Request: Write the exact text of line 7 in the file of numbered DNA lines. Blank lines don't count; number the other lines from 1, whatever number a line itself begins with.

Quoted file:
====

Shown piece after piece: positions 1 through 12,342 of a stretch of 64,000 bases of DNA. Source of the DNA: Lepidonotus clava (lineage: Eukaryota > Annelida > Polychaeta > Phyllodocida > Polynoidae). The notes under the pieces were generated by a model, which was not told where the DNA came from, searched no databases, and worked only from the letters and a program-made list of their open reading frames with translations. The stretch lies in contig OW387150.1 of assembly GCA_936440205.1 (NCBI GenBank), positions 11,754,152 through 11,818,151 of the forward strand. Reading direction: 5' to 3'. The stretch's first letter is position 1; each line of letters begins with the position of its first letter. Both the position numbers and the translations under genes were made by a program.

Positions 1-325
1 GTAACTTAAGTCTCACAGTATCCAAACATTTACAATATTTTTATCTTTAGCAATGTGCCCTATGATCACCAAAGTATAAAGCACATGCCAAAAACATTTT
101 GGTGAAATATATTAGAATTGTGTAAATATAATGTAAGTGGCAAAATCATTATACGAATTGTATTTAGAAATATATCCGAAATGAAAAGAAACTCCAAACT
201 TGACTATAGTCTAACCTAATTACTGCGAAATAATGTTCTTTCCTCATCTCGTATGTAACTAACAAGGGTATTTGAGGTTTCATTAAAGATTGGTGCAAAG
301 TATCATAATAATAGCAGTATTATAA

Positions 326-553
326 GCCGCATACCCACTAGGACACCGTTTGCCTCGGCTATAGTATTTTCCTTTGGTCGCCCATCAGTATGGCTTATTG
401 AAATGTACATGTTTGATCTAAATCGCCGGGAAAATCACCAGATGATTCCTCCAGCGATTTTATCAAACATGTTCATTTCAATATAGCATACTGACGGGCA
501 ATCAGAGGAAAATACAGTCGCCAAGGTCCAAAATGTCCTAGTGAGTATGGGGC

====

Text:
Positions 326-553